For most Americans, when it comes to peanut butter, only one question is paramount: creamy or crunchy?
What most consumers don’t know, is how that choice is shaped by hundreds of years of development through technology, innovation and marketing, that allowed it to become a popular, if not favorite snack in the U.S.
The product, made famous for its unique taste, affordability and adaptability, can be eaten by itself, spread on a sandwich or even spooned into a dessert.
Those factors and more have turned it into a $2 billion industry this past year, according to Circana, a Chicago-based research firm, in just spreadable peanut butter, which averages about $0.20 a serving.
Peanut butter’s longevity in the U.S. boils down to several factors but starts with advancements in technology in the early 1900s with hydrogenation that made transporting the spread possible.
Experts believe farmers in the southern U.S. had been grinding peanuts into a paste in the 1800s for years before it reached widespread success.
It was Peter Pan, originally known as E.K. Pond, that became the first brand to commercially develop peanut butter in 1920, sparking the way we eat peanut butter today.
The brand, using a patent from Skippy creator Joseph Rosefield, was the first to use hydrogenation to ship off the spread and revolutionized the industry forever.
Skippy followed soon after in 1933 and Jif in 1958. Skippy was the leading peanut butter brand in the U.S. until 1980, a title that now belongs to Jif.
Peanut butter holds a 90% household penetration rate, comparable to other grocery staples such as breakfast cereal, granola bars, soup and sandwich bread, according to Matt Smith, VP of Equity Research at Stifel Financial Corp.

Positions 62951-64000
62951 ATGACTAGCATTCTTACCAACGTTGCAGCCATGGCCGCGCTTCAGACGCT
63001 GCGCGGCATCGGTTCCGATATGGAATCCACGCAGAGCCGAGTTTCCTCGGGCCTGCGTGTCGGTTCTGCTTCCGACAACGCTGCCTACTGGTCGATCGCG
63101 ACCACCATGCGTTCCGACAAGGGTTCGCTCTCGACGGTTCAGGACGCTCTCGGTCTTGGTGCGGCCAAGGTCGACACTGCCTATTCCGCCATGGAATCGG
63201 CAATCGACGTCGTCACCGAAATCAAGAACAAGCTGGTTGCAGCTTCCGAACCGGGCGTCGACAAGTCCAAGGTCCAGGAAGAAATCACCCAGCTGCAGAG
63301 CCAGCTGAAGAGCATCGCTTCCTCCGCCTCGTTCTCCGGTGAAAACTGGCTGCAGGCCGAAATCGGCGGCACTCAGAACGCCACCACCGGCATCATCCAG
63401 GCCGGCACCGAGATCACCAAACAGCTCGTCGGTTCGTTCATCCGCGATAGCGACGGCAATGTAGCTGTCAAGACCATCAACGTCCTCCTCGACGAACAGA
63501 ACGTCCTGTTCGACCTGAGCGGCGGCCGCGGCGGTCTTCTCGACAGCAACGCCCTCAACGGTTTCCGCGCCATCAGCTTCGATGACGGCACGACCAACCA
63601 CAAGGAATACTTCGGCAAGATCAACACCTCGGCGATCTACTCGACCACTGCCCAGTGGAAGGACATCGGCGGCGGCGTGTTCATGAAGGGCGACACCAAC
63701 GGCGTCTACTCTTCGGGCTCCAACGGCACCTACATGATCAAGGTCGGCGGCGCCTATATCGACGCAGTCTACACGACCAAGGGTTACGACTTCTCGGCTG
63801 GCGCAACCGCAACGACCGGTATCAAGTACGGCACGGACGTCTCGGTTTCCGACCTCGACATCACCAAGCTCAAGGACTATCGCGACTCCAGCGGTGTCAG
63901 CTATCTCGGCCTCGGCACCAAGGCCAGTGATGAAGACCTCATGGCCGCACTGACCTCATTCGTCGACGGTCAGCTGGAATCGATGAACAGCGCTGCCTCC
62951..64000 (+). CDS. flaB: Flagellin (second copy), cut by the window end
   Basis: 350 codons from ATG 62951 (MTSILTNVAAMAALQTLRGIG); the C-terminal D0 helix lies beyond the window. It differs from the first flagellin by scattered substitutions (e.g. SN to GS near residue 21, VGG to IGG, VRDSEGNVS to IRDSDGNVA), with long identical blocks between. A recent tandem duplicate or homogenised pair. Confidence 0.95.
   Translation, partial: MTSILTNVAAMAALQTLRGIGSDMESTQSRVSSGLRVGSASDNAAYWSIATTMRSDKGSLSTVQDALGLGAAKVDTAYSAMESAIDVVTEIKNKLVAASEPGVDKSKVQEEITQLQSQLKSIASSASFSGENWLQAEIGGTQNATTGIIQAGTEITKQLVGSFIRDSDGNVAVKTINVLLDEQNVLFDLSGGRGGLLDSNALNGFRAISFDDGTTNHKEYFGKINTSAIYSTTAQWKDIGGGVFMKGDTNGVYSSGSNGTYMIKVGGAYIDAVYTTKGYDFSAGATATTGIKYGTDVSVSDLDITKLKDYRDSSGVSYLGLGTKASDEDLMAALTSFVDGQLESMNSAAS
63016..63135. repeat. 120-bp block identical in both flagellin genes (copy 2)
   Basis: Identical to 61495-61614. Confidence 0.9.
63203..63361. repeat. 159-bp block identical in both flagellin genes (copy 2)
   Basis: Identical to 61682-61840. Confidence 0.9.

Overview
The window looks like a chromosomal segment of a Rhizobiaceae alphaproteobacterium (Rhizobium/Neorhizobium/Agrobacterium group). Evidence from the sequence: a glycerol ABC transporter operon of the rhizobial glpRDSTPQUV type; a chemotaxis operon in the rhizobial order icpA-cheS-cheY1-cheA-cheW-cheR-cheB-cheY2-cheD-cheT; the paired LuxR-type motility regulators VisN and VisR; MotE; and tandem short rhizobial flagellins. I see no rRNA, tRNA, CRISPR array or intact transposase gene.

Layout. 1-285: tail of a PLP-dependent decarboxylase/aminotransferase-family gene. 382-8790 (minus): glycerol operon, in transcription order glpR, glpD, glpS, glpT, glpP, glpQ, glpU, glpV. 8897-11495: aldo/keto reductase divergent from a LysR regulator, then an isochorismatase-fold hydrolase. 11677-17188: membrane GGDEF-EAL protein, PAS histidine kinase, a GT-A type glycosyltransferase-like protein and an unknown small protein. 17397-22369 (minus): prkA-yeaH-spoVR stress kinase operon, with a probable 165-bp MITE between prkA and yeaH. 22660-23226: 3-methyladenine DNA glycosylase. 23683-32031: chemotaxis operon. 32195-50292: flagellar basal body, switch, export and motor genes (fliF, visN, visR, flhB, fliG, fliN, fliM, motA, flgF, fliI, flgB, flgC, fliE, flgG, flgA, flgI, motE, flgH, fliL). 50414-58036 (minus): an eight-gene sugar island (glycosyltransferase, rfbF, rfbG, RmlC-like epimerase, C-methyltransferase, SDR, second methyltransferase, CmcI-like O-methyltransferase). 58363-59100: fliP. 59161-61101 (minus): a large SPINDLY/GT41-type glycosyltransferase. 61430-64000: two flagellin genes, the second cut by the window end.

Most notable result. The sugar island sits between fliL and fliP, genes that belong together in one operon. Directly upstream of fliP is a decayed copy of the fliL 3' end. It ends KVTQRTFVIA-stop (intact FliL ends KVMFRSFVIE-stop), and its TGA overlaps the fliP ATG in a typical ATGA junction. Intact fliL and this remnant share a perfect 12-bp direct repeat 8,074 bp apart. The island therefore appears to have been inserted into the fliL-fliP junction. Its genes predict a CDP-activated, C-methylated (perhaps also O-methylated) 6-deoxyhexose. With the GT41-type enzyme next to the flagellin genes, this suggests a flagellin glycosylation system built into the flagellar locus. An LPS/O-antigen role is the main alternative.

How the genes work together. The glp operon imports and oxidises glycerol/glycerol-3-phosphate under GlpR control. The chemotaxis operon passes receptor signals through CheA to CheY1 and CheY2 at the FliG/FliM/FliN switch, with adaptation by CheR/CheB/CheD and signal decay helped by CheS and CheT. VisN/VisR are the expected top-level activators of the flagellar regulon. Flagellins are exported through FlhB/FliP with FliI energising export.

Circana says the top three brands, the J.M. Smucker Co.’s Jif, the Hormel Foods Corp.’s Skippy and Post-Holdings’ Peter Pan account for two-thirds of the market share with Jif at 39.4%, Skippy at 17%, and Peter Pan at 7%. Private-label brands such as Costco’s Kirkland and Target’s Good & Gather, plus Trader Joe’s, Whole Foods and Kroger’s own versions that make up 18%, as of July 2023.
The market share leader, Smucker’s, reached $56.1 million in net sales in its consumer foods section, where Jif falls in its Q2 earnings, and holds another secret weapon: its Uncrustables brand, consisting of frozen, pre-made PB&J’s.
“Over the past 10 years, the brand went from $126 million in sales to over $600 million and the company expects sales to reach $1 billion by 2026,” said Smith. “The growth in Uncrustables has been so robust, and the brand has grown to the size that it is, adding one percentage point to Smucker’s overall sales growth,” he added.
Senior Vice President and General Manager of Smucker’s consumer foods division, Rebecca Scheidler, says the brand has been showing double-digit growth for multiple years in a row, held back only by the capacity of the company’s plants.